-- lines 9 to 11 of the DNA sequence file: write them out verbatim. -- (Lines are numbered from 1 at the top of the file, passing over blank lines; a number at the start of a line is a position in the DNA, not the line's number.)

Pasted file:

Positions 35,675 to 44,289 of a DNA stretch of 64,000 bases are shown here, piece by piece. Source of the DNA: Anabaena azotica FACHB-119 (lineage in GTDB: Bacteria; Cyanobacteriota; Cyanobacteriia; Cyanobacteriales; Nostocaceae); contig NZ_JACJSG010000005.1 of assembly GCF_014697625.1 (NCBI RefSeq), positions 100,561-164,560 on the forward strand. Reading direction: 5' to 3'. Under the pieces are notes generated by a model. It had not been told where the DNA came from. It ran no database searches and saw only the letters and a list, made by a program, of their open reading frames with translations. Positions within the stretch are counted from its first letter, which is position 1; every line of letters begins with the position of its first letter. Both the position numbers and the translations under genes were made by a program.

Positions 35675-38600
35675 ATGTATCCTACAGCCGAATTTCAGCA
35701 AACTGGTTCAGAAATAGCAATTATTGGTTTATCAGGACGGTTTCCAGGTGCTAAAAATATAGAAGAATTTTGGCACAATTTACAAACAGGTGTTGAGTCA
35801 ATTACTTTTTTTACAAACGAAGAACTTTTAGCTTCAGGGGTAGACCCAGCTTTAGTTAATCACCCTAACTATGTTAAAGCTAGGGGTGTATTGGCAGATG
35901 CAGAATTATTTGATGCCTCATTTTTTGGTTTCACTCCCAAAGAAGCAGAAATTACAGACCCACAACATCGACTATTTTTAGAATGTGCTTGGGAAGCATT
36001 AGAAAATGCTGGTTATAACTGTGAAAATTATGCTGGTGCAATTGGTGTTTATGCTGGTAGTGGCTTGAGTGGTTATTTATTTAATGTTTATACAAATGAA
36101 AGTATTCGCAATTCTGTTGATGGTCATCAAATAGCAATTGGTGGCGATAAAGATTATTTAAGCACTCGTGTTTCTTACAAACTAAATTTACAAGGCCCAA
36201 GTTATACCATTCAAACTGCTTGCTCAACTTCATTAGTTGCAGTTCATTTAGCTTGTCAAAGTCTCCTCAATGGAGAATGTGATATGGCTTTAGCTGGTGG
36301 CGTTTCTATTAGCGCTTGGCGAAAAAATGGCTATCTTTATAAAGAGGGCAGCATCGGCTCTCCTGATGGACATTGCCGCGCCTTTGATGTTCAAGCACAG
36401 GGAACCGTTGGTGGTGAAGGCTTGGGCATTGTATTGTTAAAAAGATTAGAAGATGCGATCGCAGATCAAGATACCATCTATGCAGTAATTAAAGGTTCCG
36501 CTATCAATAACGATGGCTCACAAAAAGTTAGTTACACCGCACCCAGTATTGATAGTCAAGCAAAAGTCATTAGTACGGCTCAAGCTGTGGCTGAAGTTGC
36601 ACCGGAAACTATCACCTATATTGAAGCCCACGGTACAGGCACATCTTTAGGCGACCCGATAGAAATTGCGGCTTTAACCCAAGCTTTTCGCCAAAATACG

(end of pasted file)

36201 GTTATACCATTCAAACTGCTTGCTCAACTTCATTAGTTGCAGTTCATTTAGCTTGTCAAAGTCTCCTCAATGGAGAATGTGATATGGCTTTAGCTGGTGG
36301 CGTTTCTATTAGCGCTTGGCGAAAAAATGGCTATCTTTATAAAGAGGGCAGCATCGGCTCTCCTGATGGACATTGCCGCGCCTTTGATGTTCAAGCACAG
36401 GGAACCGTTGGTGGTGAAGGCTTGGGCATTGTATTGTTAAAAAGATTAGAAGATGCGATCGCAGATCAAGATACCATCTATGCAGTAATTAAAGGTTCCG